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BONNIE'S GARDEN--Strawberry Shortcake

One of my favorite things about this time of year is the fresh local strawberries that are showing up at the Farmers Market.  My mother made strawberry shortcake using angel food cake, while my grandmother made shortcake using her home-made pound cake.  And they both used real whipped cream to top them off.  I never had one of those little sponge-cake nests that you buy at the grocery store or the whipped cream in a can until I was grown.  I still have a soft spot for either angel food cake or pound cake with my strawberries.

Strawberries are native to temperate zones in North and South America, Europe and Asia.  Because of their small size, they were not an important food crop until an accidental crossing of the Virginia strawberry (fragaria virginiana) with the Chilean strawberry (f. chiloensis) produce a much larger berry than either parent.  They were one of the first fruits cultivated in the new world by native Americans who mashed them and mixed them with cornmeal to make a kind of strawberry bread.  The Iroquois even held a festival every year in honor of strawberries.

Strawberries are cousins to roses, along with apples, pears, peaches, apricots, plums, cherries, raspberries, almonds, even photinia, pyracantha and hawthorns.  They are not technically a berry but rather a complex fruit.

To grow your own strawberries, pick a sunny spot and enrich your soil with the addition of compost. Set out plants 20” apart in rows spaced 4 feet apart.  Do not plant where members of the tomato family were grown the year before as certain tomato diseases can affect strawberries.  Strawberry plants produce about three years before they begin to produce fewer and fewer fruit so you can take the runners they produce and cultivate them to replace the mother plants or you can simply buy new “sets”—they are usually available in March and are very inexpensive.  Strawberries prefer a pH neutral to slightly acidic soil so you may want to have your soil tested.  Be sure to keep weeded because they hate competing for nutrients.  Mulching with straw or pine tags will help keep weeds down.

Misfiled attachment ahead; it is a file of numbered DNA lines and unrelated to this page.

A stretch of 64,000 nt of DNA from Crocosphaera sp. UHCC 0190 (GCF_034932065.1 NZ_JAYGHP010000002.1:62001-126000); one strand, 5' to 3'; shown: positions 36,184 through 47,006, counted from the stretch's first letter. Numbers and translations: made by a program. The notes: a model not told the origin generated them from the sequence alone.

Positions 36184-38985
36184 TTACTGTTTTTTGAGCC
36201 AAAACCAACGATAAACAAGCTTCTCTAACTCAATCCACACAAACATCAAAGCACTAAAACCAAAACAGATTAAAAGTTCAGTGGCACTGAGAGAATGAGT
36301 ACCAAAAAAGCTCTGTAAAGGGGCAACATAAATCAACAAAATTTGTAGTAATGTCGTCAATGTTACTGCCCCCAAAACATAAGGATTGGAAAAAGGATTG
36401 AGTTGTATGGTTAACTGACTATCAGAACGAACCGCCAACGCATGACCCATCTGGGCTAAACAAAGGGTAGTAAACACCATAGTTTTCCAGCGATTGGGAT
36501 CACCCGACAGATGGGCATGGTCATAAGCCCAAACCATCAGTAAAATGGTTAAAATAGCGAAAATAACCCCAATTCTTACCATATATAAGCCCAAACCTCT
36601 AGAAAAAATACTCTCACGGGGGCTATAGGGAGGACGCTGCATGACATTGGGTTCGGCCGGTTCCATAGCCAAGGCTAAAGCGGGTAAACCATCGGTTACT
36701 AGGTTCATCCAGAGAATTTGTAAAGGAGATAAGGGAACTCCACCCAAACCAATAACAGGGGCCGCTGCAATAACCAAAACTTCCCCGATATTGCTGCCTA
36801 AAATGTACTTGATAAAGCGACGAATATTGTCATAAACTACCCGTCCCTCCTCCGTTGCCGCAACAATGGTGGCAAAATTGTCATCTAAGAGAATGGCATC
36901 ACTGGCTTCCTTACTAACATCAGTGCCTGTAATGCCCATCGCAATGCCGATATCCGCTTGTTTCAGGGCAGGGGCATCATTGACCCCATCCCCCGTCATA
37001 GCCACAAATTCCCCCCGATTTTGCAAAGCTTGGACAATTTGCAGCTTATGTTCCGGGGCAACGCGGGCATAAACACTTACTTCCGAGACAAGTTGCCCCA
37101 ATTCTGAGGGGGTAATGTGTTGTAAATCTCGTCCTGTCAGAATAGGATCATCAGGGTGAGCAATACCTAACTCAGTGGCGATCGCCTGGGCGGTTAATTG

For the best production, you should pick off all flowers and runners the first year so the plants put more energy into growing a bigger root system—thus giving you more fruit the second year.  Yeah, I know—really hard to do but it’s worth it in the long run.  The second year, you’ll probably want to invest in a row cover so the birds don’t get there before you do.  In late summer, mow the patch to a 4” height and mulch with more straw or pine tags for the winter.

Me?  Well, because of my small yard with limited sunny patches,I tuck a few plants into a strawberry jar (the one with the holes down the sides) so I can get enough for a burst of flavor every now and then.  The rest I just get  from the Farmers’ Market here every Thursday from 10 until 2 in the parking lot of The Great Big Greenhouse

Strawberries are very low in saturated fats, cholesterol, sodium, and calories.  They are a good source of manganese, potassium, folates and an outstanding source of vitamin C and fiber.  Just eight strawberries have as much vitamin C as does an orange.  I don’t know about you, but when they are fresh and in season, I can eat way more than eight—and I don’t even think about how nutritious they are because I’m too busy thinking about how delicious they are.  Aren’t we lucky that they are fresh and in season right now?

Posted: 5/26/2014 by Bonnie Pega | with 0 comment(s)
Filed under: BonniePega, Bonnie'sGarden
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